‘In the event of the temporary reintroduction of border control at internal borders provided for in Chapter II of Title III of the [Schengen Borders Code], the decisions referred to in Article L. 213-2 may be taken in respect of foreign nationals who have arrived directly from the territory of a State party to the Schengen Convention signed on 19 June 1990, who have entered the territory of Metropolitan France crossing an internal land border without being authorised to do so and were checked in an area between the border and a line drawn 10 kilometres behind it. The procedures for these checks are defined by decree in the Conseil d’État [(Council of State, France)].’

20 Order No 2020-1733 recast the legislative part of the Code on the Entry and Residence of Foreigners and the Right of Asylum. Article L. 332-2 of that code, as amended (‘the amended Ceseda’) provides:

‘The decision refusing entry, which shall be in writing and substantiated, shall be taken by an officer belonging to a category prescribed by regulations.

The notification of the decision refusing entry shall state that the foreign national has the right to inform, or cause to be informed, the person he or she has indicated that he or she intended to visit, his or her consulate or the adviser of his or her choice. It shall state that the foreign national has the right to refuse to be repatriated before one clear day has passed, under the conditions laid down in Article L. 333-2.

The decision and the notification of rights which accompanies it shall be provided to him in a language he or she understands.

Particular attention shall be paid to vulnerable persons, especially minors whether accompanied by an adult or not.’

21 Article L. 332-3 of the amended Ceseda provides:

‘The procedure laid down in Article L. 332-2 is applicable to the decision to refuse entry taken against the foreign national pursuant to Article 6 of the [Schengen Borders Code]. It shall also apply to checks carried out at an internal border in the event of the temporary reintroduction of checks at internal borders under the conditions laid down in Chapter II of Title III of the [Schengen Borders Code].’

The dispute in the main proceedings and the question referred for a preliminary ruling

22 The associations referred to in paragraph 2 of the present judgment are challenging the validity of Order No 2020-1733 before the Conseil d’État (Council of State), in an action for annulment of that order, on the grounds, inter alia, that Article L. 332-3 of the amended Ceseda resulting from it infringes Directive 2008/115 in that it allows decisions to refuse entry at internal borders where checks have been reintroduced.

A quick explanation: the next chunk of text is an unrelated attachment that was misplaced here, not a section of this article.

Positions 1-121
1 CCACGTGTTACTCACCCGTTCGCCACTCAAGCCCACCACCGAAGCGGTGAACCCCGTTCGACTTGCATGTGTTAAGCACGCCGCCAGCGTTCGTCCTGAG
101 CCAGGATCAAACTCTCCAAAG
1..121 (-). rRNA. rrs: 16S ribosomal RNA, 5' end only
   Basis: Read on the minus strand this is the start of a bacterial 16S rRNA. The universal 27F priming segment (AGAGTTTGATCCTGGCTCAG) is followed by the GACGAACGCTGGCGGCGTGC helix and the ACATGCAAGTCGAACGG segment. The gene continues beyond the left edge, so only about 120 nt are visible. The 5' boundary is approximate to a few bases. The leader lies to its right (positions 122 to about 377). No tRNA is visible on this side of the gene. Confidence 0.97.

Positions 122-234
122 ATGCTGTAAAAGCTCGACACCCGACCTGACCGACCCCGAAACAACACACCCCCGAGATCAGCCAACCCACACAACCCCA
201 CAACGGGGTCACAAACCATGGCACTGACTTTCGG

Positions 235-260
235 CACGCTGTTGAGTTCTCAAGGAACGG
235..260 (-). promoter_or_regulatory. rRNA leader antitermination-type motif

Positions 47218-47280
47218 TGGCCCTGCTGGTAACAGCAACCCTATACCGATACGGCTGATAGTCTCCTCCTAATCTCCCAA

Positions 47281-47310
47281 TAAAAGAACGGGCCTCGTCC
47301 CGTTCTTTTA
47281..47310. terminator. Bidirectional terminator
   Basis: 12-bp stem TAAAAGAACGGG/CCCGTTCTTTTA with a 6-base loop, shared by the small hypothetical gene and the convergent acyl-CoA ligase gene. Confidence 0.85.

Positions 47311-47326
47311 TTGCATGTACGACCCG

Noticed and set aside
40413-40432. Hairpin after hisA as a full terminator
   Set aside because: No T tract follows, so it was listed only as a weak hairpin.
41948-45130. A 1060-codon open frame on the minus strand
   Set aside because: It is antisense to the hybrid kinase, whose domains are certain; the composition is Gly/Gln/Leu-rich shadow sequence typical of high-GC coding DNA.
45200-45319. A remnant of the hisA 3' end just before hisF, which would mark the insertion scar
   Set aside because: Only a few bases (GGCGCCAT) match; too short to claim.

23 The referring court observes that the Court held, in its judgment of 19 March 2019, Arib and Others (C‑444/17, EU:C:2019:220), that Article 2(2)(a) of Directive 2008/115, read in conjunction with Article 32 of the Schengen Borders Code, does not apply to the situation of an illegally staying third-country national who was apprehended in the immediate vicinity of an internal border of a Member State, even where that Member State has reintroduced border control at that border, pursuant to Article 25 of that code, on account of a serious threat to public policy or to internal security in that Member State.

24 The Conseil d’État (Council of State) points out that, in its Decision No 428175 of 27 November 2020, it held that the provisions of Article L. 213-3-1 of the former Ceseda, which provided that in the event of the temporary reintroduction of border control at internal borders, a foreign national arriving directly from the territory of a State party to the Convention implementing the Schengen Agreement of 14 June 1985 between the Governments of the States of the Benelux Economic Union, the Federal Republic of Germany and the French Republic on the gradual abolition of checks at their common borders, signed in Schengen on 19 June 1990 and which entered into force on 26 March 1995 (OJ 2000 L 239, p. 19, ‘the Schengen Convention’), could be refused entry under the terms of Article L. 213-2 of the former Ceseda if he or entered the territory of Metropolitan France crossing an internal land border without being authorised to do so and was checked in an area between the border and a line drawn 10 kilometres inside that border, were contrary to Directive 2008/115.

25 Admittedly, according to the Conseil d’État (Council of State), Article L. 332-3 of the amended Ceseda does not repeat the provisions of Article L. 213-3-1 of the former Ceseda. However, Article L. 332-3 of the amended Ceseda again provides only for the adoption of a refusal of entry while carrying out border checks at internal borders in the event of the temporary reintroduction of border control at internal borders under the conditions laid down in Chapter II of Title III of the Schengen Borders Code.